Liverpool could win Premier League title at neutral venue on police advice

Premier League chief executive Richard Masters: "It's our preference to play the games where they were originally planned home and away, but there are some concerns"

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Premier League chief executive Richard Masters admits a small number of the remaining games in this season's competition could be played at neutral venues, with a decision expected by the end of next week

Liverpool could win the Premier League title at a neutral venue under police proposals.

Police have set out the Premier League matches they would like to be played at neutral venues, which could include Liverpool matches where the title could be won.

Jurgen Klopp's side need two more wins - or one, if Manchester City lose their game in hand against Arsenal - to reach a points total which City would be unable to overtake.

The matches which have been requested to take place at neutral grounds are:

  • Everton vs Liverpool
  • Manchester City vs Liverpool
  • Manchester City vs Newcastle
  • Manchester United vs Sheffield United
  • Newcastle vs Liverpool

The police statement adds that "the game in which Liverpool could secure the league title" should also be moved, but this may end up needing to be more than one match if the Reds did not clinch it at the first attempt.

Deputy Chief Constable Mark Roberts of South Yorkshire Police, the UK's football policing lead, said in a statement issued to the PA news agency: "Our discussions with the Premier League throughout this process have been positive, with a shared focus on the priority of public health.

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"As such we have reached a consensus that balances the needs of football, while also minimising the demand on policing.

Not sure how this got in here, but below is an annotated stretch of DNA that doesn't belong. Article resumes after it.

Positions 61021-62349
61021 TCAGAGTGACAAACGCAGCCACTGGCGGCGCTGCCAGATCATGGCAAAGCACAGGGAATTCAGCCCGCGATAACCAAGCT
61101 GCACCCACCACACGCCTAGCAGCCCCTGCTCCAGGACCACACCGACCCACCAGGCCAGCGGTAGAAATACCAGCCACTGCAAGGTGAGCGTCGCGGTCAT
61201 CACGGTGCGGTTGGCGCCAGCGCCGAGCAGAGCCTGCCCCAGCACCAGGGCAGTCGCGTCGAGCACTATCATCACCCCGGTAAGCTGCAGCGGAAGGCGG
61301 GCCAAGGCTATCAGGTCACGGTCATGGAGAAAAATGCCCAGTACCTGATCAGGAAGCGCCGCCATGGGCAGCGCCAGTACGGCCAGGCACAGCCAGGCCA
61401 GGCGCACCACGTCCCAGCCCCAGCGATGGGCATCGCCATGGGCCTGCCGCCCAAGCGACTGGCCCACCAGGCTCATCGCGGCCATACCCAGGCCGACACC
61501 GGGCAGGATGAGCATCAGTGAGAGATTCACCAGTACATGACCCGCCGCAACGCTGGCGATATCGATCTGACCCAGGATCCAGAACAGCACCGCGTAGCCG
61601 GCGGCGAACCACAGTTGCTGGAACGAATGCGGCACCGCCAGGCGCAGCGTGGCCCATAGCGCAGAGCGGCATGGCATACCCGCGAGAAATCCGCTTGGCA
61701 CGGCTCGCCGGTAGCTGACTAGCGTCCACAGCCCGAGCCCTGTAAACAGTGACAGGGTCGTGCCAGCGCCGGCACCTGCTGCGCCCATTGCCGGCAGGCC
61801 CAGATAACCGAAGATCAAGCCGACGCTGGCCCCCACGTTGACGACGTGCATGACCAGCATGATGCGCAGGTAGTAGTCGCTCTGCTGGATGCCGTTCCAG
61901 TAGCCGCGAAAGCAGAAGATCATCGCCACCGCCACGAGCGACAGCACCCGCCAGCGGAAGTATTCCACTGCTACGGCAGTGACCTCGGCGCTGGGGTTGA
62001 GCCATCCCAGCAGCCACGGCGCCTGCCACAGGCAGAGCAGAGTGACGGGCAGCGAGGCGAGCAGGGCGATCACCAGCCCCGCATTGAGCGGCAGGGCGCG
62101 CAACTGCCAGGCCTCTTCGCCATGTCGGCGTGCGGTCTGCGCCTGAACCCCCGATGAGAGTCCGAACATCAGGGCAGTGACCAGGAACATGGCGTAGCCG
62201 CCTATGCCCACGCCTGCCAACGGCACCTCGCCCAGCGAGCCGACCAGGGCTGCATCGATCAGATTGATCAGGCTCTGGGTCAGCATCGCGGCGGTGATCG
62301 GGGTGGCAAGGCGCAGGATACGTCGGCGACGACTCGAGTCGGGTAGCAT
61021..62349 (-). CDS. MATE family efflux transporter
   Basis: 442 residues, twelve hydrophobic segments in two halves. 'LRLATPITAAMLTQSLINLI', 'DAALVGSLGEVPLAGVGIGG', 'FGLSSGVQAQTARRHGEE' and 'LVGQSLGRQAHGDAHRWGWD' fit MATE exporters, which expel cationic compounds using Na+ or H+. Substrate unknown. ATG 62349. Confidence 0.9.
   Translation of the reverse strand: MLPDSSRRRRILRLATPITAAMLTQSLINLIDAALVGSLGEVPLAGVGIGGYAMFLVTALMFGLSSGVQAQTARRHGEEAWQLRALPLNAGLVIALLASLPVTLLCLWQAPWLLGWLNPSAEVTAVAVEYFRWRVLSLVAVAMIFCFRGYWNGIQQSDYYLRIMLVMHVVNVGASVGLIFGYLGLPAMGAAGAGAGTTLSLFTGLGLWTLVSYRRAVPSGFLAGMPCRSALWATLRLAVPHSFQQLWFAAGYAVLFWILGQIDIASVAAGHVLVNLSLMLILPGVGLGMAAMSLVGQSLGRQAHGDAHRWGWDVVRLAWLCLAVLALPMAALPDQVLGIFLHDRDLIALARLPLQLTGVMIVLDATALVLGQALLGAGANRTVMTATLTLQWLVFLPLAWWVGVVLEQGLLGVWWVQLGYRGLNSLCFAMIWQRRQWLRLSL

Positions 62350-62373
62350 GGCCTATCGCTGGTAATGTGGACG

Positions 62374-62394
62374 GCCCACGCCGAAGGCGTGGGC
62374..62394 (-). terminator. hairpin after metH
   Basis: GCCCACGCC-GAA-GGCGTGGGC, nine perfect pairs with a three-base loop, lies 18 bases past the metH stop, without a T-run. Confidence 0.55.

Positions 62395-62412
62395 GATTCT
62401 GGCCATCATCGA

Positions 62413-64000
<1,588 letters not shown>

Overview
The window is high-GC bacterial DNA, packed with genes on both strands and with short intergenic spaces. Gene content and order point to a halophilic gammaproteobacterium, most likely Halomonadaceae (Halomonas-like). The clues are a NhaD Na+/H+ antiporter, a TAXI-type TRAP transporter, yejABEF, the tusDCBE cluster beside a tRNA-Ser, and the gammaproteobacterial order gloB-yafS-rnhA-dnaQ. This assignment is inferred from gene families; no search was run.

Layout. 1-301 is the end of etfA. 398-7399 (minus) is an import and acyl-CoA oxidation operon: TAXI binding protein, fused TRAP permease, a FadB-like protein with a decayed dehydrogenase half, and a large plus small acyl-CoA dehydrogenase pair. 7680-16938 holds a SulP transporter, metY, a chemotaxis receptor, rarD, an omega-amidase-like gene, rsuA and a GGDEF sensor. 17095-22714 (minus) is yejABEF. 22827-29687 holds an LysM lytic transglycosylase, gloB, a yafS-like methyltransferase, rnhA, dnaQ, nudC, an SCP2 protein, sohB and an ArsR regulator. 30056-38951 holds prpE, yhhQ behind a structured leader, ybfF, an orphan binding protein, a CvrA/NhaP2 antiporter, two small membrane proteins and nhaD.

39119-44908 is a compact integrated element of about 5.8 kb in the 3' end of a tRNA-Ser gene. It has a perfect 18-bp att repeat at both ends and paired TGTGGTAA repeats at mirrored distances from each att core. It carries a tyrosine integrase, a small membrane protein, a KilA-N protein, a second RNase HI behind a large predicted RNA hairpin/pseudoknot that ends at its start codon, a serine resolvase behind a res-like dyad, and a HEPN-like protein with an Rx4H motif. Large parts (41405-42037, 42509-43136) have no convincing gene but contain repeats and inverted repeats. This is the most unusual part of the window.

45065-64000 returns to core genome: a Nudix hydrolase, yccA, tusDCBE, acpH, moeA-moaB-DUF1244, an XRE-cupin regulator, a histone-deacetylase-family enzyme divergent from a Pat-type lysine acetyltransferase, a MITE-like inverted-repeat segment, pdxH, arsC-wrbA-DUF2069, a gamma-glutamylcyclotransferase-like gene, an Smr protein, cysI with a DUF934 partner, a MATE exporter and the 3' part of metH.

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"The majority of remaining matches will be played, at home and away as scheduled, with a small number of fixtures taking place at neutral venues, which, contrary to some reports, have yet to be agreed."

Merseyside Police say they have "no objections" to any of Everton or Liverpool's home fixtures being played at their respective grounds, while Greater Manchester Police say there are three matches that "present factors which need further consideration".

Anfield pictured during the coronavirus (Covid-19) pandemic lockdown
Image: Merseyside Police are happy for Liverpool to play all of their remaining home games at Anfield

GMP Assistant Chief Constable Nick Bailey said: "Due to GMP having two Premier League clubs within our force area, we were asked to assess the risks posed in the remaining home fixtures for both Manchester City and Manchester United in the environment of Covid-19, before offering our findings to the wider national discussion with the NPCC, the Government and the Premier League.

"While all games are routinely risk-assessed in advance - with the health and safety of all those involved being the main priority - our considerations in the current climate present a different dimension and we have to ensure that government regulations and guidelines will be adhered to.

"We identified three games in our force area that present factors which need further consideration, and GMP is working with both clubs and the relevant Safety Advisory Groups (SAG) to assess if we can safely facilitate the playing of these matches at their intended locations.

"A decision will be made by the SAGs in due course and we will support whichever outcome is decided."

Thompson: City tour can be arranged at later date